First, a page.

Marek Canek, Praha
“Even cheaper prices of all products of the following cathegories: coffee, black tea, beer, alcohol, sweets, chocolate, cosmetics, detergents, toilet paper“, announces a lidl commercial. For tomatoes to Poland and for electronics in return to Germany. At the borders the customs officers contemplate the Schengen Treaty: “It was signed in 1985 by the Benelux and … Germany”. The only passenger in the wagon tests if showing an ID is enough. Accepted. The traveler gives a ghost of a smile because the balance has just shifted in his favour. Also the contents of his big bags has become a private matter. The curiosity of the customs officers can no longer be satisfied so easily. Are they sorry about the change? One of them spits on the rails. Meanwhile at the celebrations it is time for fireworks. A woman turns to a man: “Anyway, we should have left in the year ´68”.
About an illegal Polish Worker
Nadina Wójcik, Berlin
Jacek’s back is straight, sitting on the broken chair covered with dry paint. He is looking down on his hands, turning them slowly inside out – inside out. The skin horny, the finger show red cuts. Jacek does not talk. The tea on the improvised table made out of bricks and a wooden board is already cold.
Jacek was painting a living room this morning. Bright white. When the two men entered. He did not understand the words they were shouting. Still he understood. He just dropped the brush, starring at the town administrators. A third man appeared in the door frame. His language Jacek understood – he is a Pole just like him – he is the translator. “You are denounced for illegal employment. There will be no further persecution. But you have to leave Germany right away.” Jacek accepted the yellow papers of the offence record, dual printed, and slowly left the room passing the tree men. Looking on his feet, his face red.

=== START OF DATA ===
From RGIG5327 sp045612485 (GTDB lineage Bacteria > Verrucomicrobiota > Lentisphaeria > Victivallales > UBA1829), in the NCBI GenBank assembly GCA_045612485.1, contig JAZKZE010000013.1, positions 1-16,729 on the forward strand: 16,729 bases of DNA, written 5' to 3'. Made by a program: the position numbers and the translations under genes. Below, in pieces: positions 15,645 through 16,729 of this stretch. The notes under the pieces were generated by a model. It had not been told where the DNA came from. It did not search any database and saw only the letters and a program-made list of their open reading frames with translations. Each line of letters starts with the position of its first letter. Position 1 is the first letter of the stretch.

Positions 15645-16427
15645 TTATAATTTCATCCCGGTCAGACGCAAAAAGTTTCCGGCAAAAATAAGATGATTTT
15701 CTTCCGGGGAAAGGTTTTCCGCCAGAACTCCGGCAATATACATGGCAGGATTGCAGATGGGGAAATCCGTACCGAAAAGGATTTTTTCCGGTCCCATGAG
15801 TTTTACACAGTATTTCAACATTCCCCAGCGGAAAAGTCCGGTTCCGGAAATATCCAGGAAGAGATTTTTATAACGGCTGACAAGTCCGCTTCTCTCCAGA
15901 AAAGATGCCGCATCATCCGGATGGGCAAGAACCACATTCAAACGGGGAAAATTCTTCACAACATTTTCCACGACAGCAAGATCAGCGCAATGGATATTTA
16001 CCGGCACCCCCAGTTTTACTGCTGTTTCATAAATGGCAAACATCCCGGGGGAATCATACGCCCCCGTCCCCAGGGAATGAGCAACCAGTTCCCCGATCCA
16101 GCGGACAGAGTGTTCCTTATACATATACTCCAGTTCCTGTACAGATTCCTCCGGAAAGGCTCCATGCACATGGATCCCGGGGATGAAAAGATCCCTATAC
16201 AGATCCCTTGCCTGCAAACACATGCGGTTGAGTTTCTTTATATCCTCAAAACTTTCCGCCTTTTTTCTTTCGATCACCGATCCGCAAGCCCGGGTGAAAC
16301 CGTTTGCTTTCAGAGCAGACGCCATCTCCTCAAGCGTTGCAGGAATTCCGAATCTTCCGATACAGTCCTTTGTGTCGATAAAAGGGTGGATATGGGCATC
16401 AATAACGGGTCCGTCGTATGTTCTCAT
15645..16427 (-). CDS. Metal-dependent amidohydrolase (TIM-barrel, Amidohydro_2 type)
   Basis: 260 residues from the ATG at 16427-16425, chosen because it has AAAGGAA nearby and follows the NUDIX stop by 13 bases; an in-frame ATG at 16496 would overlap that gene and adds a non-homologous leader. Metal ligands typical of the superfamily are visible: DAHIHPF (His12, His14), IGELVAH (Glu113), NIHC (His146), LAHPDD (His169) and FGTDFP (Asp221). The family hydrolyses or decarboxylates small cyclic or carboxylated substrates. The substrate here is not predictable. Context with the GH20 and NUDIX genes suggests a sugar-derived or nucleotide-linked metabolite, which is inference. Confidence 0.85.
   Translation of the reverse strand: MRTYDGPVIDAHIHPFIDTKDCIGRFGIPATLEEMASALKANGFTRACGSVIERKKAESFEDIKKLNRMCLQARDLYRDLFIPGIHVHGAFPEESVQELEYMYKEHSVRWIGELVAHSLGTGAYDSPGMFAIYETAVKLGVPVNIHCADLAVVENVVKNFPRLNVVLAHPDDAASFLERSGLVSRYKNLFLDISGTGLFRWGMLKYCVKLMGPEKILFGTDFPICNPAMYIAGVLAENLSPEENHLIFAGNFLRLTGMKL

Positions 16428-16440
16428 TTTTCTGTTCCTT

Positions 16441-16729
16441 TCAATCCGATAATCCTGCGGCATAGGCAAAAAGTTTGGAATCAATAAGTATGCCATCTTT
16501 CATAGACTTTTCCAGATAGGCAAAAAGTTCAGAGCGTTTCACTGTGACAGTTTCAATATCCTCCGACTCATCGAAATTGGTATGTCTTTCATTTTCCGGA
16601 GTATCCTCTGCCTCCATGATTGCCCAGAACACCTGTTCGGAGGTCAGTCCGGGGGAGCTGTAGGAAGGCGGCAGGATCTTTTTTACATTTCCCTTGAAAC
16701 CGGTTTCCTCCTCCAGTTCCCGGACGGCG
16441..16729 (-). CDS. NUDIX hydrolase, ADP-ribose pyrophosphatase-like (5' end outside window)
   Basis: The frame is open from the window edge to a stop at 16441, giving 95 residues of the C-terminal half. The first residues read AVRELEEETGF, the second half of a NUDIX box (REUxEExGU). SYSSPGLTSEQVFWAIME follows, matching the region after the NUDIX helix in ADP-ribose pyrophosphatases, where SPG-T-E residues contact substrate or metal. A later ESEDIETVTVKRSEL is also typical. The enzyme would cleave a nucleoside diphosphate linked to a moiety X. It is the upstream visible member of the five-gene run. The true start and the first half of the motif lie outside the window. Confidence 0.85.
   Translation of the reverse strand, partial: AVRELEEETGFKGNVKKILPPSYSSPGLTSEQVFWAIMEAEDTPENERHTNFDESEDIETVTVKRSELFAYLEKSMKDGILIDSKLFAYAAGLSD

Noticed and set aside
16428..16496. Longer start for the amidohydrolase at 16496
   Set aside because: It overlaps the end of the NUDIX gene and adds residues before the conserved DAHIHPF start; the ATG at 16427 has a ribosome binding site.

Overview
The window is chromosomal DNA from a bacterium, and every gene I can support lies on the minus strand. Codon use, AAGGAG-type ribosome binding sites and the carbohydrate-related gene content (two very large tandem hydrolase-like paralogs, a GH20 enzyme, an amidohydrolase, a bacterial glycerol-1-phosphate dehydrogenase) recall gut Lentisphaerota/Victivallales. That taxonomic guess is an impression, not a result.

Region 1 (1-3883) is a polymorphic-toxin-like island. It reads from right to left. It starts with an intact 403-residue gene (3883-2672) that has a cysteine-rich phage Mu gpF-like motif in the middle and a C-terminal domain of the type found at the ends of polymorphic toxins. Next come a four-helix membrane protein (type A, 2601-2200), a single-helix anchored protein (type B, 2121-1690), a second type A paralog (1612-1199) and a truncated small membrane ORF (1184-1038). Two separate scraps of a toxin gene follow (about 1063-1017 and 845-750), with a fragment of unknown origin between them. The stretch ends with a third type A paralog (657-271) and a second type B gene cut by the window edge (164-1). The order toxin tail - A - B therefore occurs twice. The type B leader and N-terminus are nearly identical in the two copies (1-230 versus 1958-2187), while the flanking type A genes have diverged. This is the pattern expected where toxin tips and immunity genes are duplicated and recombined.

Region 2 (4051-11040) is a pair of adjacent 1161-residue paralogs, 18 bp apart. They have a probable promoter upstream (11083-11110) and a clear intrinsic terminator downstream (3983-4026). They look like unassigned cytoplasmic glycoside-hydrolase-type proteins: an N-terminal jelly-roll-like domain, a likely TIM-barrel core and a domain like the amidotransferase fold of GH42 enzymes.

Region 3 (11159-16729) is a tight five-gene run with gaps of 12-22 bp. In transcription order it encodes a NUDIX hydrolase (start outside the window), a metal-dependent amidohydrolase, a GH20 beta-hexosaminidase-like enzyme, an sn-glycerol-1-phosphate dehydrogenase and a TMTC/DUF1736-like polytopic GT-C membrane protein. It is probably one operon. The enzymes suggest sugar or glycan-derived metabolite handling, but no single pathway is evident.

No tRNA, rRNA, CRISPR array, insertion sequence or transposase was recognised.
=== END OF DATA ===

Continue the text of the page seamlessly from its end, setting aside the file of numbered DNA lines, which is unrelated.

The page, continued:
Turning his hands inside out. He discovers a splint in his right thumb. Slowly he leads his hand in front of his eyes, covered behind thick old style glasses with simple dark-brown frames. His short finger nails try to pull out this littlest piece of wood. For eight years Jacek comes to Germany to work. He always stayed many weeks, sometimes even months. Earning money for his family, his little farm in South-East Poland. For eight years nobody ever noticed him. For eight years he had a hard worked income. It is over now. A yellow dual printed record.
“I am not allowed to enter Germany for the next three years.” Jacek takes a zip of the cold tea with lemon. “Or any other EU-country.” He bursts out laughing. Some clunks of white paint fall out of his hair. “I wonder what I will do First of May. Do I have to emigrate to Belarus than?”